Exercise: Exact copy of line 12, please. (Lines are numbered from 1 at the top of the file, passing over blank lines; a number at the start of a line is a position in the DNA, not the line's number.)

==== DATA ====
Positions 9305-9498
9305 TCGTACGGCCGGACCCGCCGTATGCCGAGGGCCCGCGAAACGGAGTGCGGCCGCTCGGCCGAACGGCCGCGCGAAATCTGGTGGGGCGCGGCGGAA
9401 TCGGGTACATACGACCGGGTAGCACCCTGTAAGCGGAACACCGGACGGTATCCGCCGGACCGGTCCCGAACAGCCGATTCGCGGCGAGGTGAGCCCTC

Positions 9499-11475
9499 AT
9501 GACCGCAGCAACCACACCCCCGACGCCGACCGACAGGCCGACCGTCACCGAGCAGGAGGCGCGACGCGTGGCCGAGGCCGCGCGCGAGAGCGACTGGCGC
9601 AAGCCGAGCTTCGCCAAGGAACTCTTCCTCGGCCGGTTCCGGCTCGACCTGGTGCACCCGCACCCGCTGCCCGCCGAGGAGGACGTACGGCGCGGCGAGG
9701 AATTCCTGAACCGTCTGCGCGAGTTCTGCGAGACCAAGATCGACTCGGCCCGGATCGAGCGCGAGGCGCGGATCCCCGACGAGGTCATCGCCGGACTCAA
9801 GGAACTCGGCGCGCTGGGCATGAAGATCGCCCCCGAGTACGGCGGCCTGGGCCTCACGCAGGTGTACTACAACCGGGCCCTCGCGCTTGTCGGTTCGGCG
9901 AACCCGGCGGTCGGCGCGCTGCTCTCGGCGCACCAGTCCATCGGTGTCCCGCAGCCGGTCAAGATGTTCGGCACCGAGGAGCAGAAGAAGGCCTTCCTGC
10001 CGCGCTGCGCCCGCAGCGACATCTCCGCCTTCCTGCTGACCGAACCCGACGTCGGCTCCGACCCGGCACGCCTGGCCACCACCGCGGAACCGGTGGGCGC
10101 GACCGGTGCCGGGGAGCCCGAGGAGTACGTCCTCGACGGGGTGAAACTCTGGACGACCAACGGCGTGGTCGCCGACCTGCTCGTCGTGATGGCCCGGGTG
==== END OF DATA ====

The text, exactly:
10101 GACCGGTGCCGGGGAGCCCGAGGAGTACGTCCTCGACGGGGTGAAACTCTGGACGACCAACGGCGTGGTCGCCGACCTGCTCGTCGTGATGGCCCGGGTG